Darwin’s Expedition

            Darwin found shells and bones in a sand bank while exploring a bay on his trip on the HMS Beagle.  He had the fossils shipped to England where he identified one as the shell of a glyptodont (Callahan, 101).


            The glyptodont became extinct 10,000 years ago (“Successful,” par. 10) during the most recent Ice Age.  It was one of the three-fourths of the large mammals to disappear in North America and one of the four-fifths of them to become extinct in South America (Norman, 212).  This mass extinction began during the Pleistocene and “by the early Holocene, the glyptodont became extinct in both Americas” (Sutcliffe, 169).

            Modern Descendants

            Armadillos, or armored pigs are the most closely related species of the glyptodont.  They too, have armored plating covering almost their entire bodies, but the modern armadillo is much smaller than the large glyptodont.  Most of the early armadillos died out, leaving about 20 species on Earth today, all of which are in Latin America, except for one.  For a long while, before humans arrived and changed its living conditions, armadillos of the United States were found along the Rio Grande and Rio Brazos drainages of Texas (Smith, par.8).

            The modern armadillo has been nicknamed the “armored pig” because it changed its food preference from only plants to almost anything.  It is now a carnivore, feeding on insects, “small lizards, salamanders, snakes, frogs, and toads” (Smith, par. 13).  The armadillo is becoming more versatile to climate changes and has been increasing its resistance to colder temperatures every year (Haines, 201).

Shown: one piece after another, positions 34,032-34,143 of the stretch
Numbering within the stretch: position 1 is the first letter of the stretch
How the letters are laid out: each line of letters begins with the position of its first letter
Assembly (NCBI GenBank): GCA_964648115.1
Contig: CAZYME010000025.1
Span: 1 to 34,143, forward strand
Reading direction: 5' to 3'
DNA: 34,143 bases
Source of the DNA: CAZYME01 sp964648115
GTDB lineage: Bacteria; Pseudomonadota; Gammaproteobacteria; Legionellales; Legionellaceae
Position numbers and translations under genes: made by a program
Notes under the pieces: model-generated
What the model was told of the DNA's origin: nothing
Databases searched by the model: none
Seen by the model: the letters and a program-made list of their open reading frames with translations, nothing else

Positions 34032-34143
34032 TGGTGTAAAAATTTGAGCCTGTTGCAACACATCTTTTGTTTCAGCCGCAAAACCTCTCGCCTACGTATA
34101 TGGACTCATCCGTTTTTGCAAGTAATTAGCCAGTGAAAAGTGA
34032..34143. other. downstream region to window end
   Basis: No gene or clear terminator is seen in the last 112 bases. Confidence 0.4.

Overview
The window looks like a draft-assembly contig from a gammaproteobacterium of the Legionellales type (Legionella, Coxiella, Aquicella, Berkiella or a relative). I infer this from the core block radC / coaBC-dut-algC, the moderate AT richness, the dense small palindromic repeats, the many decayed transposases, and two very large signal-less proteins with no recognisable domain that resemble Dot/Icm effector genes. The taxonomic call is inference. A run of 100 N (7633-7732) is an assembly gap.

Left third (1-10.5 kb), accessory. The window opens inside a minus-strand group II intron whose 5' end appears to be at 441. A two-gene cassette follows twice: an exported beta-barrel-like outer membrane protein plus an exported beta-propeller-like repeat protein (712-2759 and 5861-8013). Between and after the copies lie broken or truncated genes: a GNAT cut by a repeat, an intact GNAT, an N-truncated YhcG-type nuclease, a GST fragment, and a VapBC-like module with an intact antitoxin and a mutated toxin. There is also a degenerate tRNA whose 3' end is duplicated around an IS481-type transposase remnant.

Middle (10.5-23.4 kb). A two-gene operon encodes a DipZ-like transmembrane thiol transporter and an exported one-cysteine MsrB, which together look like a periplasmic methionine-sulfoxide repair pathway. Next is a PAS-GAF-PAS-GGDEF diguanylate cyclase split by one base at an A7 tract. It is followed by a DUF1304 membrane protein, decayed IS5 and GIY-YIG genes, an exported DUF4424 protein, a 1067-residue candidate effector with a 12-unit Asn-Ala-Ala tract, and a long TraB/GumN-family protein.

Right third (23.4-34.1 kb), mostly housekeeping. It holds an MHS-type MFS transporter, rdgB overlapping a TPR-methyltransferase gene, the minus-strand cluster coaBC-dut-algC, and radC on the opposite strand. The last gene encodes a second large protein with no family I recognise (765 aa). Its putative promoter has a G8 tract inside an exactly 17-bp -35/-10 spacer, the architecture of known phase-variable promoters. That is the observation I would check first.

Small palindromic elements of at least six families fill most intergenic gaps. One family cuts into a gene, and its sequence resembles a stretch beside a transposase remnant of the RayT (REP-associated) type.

Glyptodont Links

Some quick information:

Lifelike figurine photo:

Glyptodont Photo:

Link to various glyptodont facts:

Skull replica photo:

Glyptodont shell fossil:

Glyptodont scale samples:

Glyptodont Info:

Glyptodont fossil photos:

Information on Pleistocene animals:




Works Cited

           Callahan, Tim, et al.  “How The History of Life Was Discovered:  Part I.”  Skeptic. 

Altadena:  2000. Vol. 8, Iss. 1, pg. 96-103.  Research Library.  ProQuest.  Cochise College, Sierra Vista, AZ.  13April 2005.
“Giant Armadillos Used Tails as Battle-Axes.”  Current Science Stamford:  Nov 5,

1999.  Vol. 85, Iss. 5, p.13.  Research Library.  ProQuest.  Cochise College Library, Sierra Vista, AZ.  13 April 2005.
Haines, Tim.  Walking With Prehistoric Beasts.  New York:  DK Publishing, 2001.

            Moss, Meg.  “Old Cold:  Living in Ice Age America.”  Ask Peru:  Feb 2004.  Vol.

3, Iss. 2, p. 6-12.  Research Library.  ProQuest.  Cochise College Library, Sierra Vista, AZ.  13 April 2005.
Norman, David.  Prehistoric Life:  Rise of the Vertebrates.  New York:  MacMillan,


            Smith, Dwight G.  “The Armored Pig.” The World & I.  Washington:  Aug 1999. 

Vol. 14, Iss. 8, p. 174-179.  Research Library.  ProQuest.  Cochise

College Library, Sierra Vista, AZ.  13 April 2005.
“Successful In Spite of Themselves.”  Natural History.  1 Apr. 1994: 50.

Research Library.  ProQuest.  Cochise College Library, Sierra Vista, AZ.  13 April 2005.
Sutcliffe, Antony J.  On the Track of Ice Age Mammals.  Cambridge:  Harvard

University Press, 1985.